The clavichord continued in use in the baroque era, perhaps most often as a practice instrument for organists who didn_t have constant access to their main instrument. It was soft and portable, so it was a very convenient keyboard for that purpose. Like the Renaissance clavichord, it produced its sound by means of metal tangents striking the string. Since the tangents are attached to the keys themselves, players are able to control the dynamics to a certain degree, mostly from p to pppp!

Unfretted German clavichord (Hamburg, 1744) by Hieronymus Albrecht Hass. Brussels, Musée Instrumental 2518.


Unfretted German clavichord (Hamburg, 1755) by Johann Adolf Hass. Copenhagen, Musik Historiske Museum A19.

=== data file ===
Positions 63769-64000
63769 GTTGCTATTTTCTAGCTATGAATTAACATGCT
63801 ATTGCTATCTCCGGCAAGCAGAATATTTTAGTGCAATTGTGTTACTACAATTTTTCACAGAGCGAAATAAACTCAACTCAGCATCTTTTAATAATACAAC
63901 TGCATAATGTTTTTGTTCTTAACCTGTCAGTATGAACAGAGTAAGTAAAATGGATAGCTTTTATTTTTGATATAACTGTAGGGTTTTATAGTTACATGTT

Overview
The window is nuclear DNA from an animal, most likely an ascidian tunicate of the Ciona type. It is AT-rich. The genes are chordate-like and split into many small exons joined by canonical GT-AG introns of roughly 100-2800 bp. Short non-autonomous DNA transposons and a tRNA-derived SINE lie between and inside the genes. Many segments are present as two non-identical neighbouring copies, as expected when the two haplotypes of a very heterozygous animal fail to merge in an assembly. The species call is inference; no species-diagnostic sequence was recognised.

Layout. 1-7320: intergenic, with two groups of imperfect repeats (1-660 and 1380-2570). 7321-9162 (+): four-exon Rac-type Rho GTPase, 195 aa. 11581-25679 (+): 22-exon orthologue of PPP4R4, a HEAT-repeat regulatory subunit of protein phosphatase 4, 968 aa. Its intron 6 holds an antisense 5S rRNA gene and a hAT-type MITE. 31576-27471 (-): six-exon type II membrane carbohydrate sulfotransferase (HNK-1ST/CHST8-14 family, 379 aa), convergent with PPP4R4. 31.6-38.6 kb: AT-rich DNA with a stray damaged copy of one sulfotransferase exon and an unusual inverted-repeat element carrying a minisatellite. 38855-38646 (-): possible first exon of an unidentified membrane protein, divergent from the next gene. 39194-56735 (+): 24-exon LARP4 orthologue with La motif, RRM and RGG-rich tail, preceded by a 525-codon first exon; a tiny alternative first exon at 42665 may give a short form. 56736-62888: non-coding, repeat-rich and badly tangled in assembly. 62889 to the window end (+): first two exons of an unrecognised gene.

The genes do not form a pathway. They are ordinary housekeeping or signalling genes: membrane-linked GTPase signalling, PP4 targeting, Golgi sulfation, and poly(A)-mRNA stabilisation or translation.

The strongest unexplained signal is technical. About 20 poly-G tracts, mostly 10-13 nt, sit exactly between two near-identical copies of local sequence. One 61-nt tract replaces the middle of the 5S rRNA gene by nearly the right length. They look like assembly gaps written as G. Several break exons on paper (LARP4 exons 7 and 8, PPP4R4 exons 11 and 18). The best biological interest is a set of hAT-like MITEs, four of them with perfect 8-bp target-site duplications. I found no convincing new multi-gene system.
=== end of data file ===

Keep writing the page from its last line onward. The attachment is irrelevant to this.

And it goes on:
Unfretted Clavichord. Fantasia in F# minor, H.300 “C.P.E. Bach’s Feelings.” Bernard Brauchli, clavichord. Keyboard Works of Carl Philipp Emanuel Bach, Ti-186 (1990). Trk 1 (excerpt).

Although the baroque era saw larger instruments being made, the case is still comparatively small. One advantage of the larger case, however, was that the instument could be “unfretted,” which is to say that, unlike earlier fretted clavichords where three or four notes shared a string (stiking them at different points), the new unfretted instruments had a separate string for each note.

Tangents in an unfretted clavichord. 

Tangents in a fretted clavichord.

The potential for vibrato became an increasingly important expressive feature and in Germany was referred to by the term, “Bebung.” J.S. Bach’s second son, Carl Philip Emmanuel Bach, was a highly regarded performer and composer for the clavichord. It should be noted, however, that the older Bach’s “Well-tempered Clavier” was not written specifically for clavichord: “Clavier” simply meant “keyboard.”